James Madison Papers

To James Madison from Robert R. Livingston, 3 July 1802

From Robert R. Livingston

No. 46

Paris 3d July 1802

Dear Sir

The letter from Genl Le Clerk which you will find in the Moniteur1 having excited some emotition [sic] here I thought it proper to address the enclosed note to the Minister to which I recd the reply also enclosed.2 As this was put in to my hands just as I was going into his house I replyed to it verbally. I took notice that the compt of Genl Le Clerc related to supplies furnished before his arrival that any interposition of the American government was rendered at that time impossible from the Congress not being in session but if otherwise that it would have been very extraordinary in them to volunteer in a business of that nature without any request on the part of the french government—that Toussant professed to hold his powers from them that he was acknowledged by them that any opposition on his part could not be forseen by the American government—that under these circumstances to have laid restrictions upon the commerce of their citizens would have been equally invidious to them & to France in case which there was every reason to suppose no opposition had been made—that the free commerce between the United States & the Islands had alone preserved them to France & that as no peace was definitively concluded a check on their supplies might have had in the Eyes of france herself an unfriendly appearance. He admitted the force of these observations & in some sort appologized for his note. We have been much injured here by a publication of Duanes relative to the conduct of the late administration with regard to St Domingo & a detailed account of all the causes of irritation we had given to France.3 Foreign nations will not enter into distinctions between one administration & another they consider every act of government as the act of the whole people. Our affairs stand as they did when I wrote you last except that I have Tallerands most solemn assurances that they shall meet with the earliest consideration he added that I knew that in all governments money matters go slowly but that he hopes to have them satisfactorily settled & that my notes shall certainly go into the hands of Flerieu in a few days. He yesterday informed me that he was going to drink the waters & would be absent tho not long this I suppose will put another stop to our business. I shall call upon Flerieu this morning & see whether he has yet got my papers if not I shall make a full statment of the business & apply directly to the first Consul if I find I am any longer put off tho I know such a step will not be well recd. by the minister. It will however be necessary for my justification & perhaps for yours that we take measures to convince our people that nothing has been neglected on the part of Government to obtain Justice for them.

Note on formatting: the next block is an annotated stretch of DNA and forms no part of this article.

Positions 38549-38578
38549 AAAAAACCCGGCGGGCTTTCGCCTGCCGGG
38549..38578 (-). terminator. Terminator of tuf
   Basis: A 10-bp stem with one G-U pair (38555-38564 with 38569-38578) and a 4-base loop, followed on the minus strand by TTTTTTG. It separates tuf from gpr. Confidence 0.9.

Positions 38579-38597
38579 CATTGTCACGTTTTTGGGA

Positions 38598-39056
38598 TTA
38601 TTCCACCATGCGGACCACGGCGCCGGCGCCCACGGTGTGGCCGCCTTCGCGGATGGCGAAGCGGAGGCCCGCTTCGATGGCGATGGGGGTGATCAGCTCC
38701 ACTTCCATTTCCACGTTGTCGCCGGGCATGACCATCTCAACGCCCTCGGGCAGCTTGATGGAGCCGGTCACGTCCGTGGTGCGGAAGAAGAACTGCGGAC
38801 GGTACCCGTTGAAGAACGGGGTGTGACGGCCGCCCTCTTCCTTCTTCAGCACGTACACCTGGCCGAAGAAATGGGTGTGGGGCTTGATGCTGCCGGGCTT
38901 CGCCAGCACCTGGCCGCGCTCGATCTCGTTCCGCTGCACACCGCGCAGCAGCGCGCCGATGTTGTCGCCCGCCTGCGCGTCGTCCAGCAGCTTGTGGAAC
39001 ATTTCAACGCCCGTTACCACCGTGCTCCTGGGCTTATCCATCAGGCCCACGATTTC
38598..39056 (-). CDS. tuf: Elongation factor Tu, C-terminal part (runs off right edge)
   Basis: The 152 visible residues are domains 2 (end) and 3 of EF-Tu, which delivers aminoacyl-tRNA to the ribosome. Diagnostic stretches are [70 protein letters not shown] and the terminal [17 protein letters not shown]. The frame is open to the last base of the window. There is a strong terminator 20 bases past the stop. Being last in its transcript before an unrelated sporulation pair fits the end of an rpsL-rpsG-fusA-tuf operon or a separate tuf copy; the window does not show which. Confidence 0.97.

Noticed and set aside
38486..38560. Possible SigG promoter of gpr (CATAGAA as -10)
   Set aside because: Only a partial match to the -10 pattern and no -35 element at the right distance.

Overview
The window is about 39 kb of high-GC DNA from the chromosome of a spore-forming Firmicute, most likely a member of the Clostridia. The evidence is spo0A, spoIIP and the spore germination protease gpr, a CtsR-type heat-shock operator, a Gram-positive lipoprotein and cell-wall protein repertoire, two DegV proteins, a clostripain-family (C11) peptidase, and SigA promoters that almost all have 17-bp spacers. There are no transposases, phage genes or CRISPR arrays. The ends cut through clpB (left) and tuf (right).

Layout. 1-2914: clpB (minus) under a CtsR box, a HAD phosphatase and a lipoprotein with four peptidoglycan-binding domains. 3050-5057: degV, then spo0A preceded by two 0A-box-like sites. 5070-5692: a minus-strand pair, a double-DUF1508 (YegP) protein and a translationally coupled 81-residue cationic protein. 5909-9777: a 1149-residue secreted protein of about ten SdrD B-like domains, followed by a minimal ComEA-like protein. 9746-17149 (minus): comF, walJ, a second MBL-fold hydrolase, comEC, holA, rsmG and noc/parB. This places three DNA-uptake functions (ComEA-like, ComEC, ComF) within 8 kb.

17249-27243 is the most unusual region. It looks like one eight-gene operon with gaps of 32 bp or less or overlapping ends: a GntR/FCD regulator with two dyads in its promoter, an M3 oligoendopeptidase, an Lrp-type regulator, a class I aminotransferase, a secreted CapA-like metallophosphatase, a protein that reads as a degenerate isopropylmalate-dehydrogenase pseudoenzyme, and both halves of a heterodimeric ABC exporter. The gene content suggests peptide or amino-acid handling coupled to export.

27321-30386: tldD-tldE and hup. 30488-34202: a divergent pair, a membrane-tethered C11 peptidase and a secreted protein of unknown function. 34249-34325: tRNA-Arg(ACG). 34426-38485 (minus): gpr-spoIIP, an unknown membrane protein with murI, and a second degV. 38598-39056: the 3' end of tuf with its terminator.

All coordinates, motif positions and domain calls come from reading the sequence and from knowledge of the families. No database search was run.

Many of the St Domingo bills have arrived they give me the most positive assurances that they shall be paid. Mr Marbois called upon me a few days ago to inform me that he had remitted 1000000 frs. to Mr Pichon thro an english house to whom he was compelled to give the security of some bankers here as a counter security for the money—two pr Ct. for their credit & the usual commission in America which he complained of as a loosing bargain tho I think on the whole it is one that they shd. be satisfied with considering the state of their credit. In a conversation with Tallerand relative to Lousiania I could get not thing [sic] positive but I think I collected from him that at least West florida was not yet theirs. I have some projects on that presumption that I only wait to hear from Mr. Pinkney to determine whether it will be proper to bring forward.